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In Kalispell Council Forum, Candidates Take on Impact Fees, City Budget
City Elections November 3
A crowd fills a conference room at the Hilton Garden Inn in Kalispell to hear candidates for city council speak during a forum. - Lido Vizzutti/Flathead Beacon
The issues of transportation impact fees and the city hall lease dominated a Kalispell City Council candidate forum Tuesday, with challengers questioning the council’s budget priorities and decision-making. Incumbents meanwhile, defended their decisions as responsibly guiding Kalispell through one of the worst recessions in a generation.

Local attorney Tammi Fisher is challenging Mayor Pam Kennedy who is seeking a third term. Ward 2 incumbent Hank Olson is defending his seat against businessman Jeff Zauner, while Marc Rold, the owner of Wild Horse Limousine, aims to unseat long-time Ward 3 councilman Jim Atkinson. The races give the Nov. 3 elections the potential to dramatically alter the makeup of the nine-person council. Ward 1 Councilman Bob Hafferman and Ward 4 Councilman Tim Kluesner are running unopposed.

At the forum, sponsored by the Flathead Building Association, Kalispell Chamber of Commerce and Northwest Montana Association of Realtors, Fisher took aim squarely at Kennedy and other current council members for failing to plan and save money adequately during the “boom years” of Kalispell’s rapid growth to prepare for the more recent lean years of the recession, in which the city has grappled with a low cash reserve and cut some programs.

“Where did the money go? The county didn’t suffer the same fate, why did the city?” Fisher said. “Our city government is the only component of our economy that has not cut spending and that is unacceptable.”

Fisher went on to criticize the acquisition and renovation of the current city hall building, questioning whether the building was owned by a New York firm. She also urged the city to stop annexing property for which it cannot afford to provide services, and called for an audit into Kalispell’s finances.

Kennedy said the city undergoes and passes annual audits already, and defended the move into the current City Hall building at the corner of Second Street and First Avenue East. The city purchased the old Wells Fargo building as a way to stay downtown and bring all the city departments under one roof, instead of paying rent for office space dispersed throughout downtown, Kennedy said, adding that the city owns the building and leased it to a New York firm for a dollar a year in order to lock in a fixed interest rate.

“It was a good use of city funds,” Kennedy said. “It was a way to secure financing at a fixed rate, rather than a variable rate.”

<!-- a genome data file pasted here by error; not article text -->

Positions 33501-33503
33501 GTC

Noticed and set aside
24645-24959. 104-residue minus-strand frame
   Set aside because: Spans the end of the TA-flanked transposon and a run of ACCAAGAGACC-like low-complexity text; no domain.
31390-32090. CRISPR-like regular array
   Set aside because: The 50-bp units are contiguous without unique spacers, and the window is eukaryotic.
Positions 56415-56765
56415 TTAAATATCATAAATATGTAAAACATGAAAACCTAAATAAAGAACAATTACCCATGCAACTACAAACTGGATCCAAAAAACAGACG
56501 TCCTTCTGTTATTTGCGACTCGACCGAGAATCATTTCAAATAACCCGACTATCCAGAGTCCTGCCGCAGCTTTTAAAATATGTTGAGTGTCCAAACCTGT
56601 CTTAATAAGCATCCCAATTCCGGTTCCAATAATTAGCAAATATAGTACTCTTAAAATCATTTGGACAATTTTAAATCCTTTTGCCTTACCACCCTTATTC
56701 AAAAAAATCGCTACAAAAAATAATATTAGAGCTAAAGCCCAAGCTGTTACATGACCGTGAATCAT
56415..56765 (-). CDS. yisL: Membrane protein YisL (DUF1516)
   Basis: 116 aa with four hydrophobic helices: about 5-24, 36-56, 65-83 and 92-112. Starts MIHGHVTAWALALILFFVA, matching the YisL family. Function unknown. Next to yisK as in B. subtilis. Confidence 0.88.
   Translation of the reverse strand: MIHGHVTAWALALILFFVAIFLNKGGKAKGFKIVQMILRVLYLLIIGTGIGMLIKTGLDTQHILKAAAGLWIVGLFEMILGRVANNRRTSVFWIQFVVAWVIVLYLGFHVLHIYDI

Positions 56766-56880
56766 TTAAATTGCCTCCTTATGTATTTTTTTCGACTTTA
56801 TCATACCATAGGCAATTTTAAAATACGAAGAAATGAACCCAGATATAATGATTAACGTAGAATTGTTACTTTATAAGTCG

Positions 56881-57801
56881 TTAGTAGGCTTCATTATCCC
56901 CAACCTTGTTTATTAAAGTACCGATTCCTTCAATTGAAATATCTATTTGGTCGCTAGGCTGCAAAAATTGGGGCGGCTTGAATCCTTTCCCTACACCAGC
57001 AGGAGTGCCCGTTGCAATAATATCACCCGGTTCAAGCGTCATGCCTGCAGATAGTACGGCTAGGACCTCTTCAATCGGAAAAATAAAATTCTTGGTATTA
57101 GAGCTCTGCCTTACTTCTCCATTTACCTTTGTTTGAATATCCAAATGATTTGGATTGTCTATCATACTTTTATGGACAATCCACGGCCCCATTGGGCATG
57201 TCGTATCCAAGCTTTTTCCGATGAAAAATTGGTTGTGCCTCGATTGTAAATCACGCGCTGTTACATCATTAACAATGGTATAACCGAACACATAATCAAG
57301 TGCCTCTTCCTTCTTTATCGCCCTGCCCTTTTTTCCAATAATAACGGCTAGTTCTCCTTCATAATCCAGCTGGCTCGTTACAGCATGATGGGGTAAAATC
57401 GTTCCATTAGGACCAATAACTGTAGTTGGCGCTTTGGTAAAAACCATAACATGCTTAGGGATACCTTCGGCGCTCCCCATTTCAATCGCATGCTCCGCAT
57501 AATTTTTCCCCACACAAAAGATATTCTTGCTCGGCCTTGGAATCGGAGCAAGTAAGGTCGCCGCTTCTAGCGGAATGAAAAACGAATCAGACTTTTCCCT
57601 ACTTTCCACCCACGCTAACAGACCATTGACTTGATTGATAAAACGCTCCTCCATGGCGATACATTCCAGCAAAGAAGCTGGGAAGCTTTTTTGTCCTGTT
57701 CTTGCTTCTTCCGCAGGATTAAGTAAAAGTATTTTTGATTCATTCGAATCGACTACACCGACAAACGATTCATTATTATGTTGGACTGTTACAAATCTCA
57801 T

Kennedy went on to say the city did save during the years of Kalispell’s rapid expansion and development, maintaining a high cash reserve.

“We were able to see it at that level for six years out of the last eight,” Kennedy said, adding that the city is now focused on increasing that reserve from the current projected level of $309,000.

Challengers Zauner and Rold challenged incumbents Atkinson and Olson for their support of transportation impact fees, the controversial policy adopted earlier this year that charges developers a fee to pay for the road improvements necessitated by the traffic increase from their developments.

Zauner and Rold both cited the impact fees as the chief impediment to Kalispell’s economic recovery, with Rold saying the fees need to be revoked because the policy sends a message from the city to new business that says, “We don’t want you.”

“That is the main thing we can do to make our city business-friendly,” Rold added.

Atkinson defended the council’s adoption of the fees, noting the city removed several planned road projects in order to lower the initial fees and discounted the fee to 75 percent of the scheduled rate for the first two years. Tools like transportation impact fees and tax increment finance districts, he added, are among the few granted by the state to municipalities in order to fund large-scale infrastructure improvements.

“Ward 3 residents are the people that the impact fees are positively impacting,” Atkinson said. “Is the city business friendly? Yes.”

Other issues proved not as contentious, with all candidates expressing their support for allowing city residents to vote on a local option sales tax, though bills to accomplish such a measure have repeatedly failed to pass the state Legislature. The candidates all also broadly agreed that downtown is seeing something of a revitalization, with several new businesses opening or planned to open, but more could be done to encourage businesses to locate there.
 
On 10-15-09, sra61 commented....
Do the people of Kalispell understand what the Impact Fees did to our local economy? There were 4 multi-million dollar projects that were halted by the owners because of the exorbitant fees imposed by our City Council. At the very beginning of the worst economic time since Jimmy Carter, our…
 
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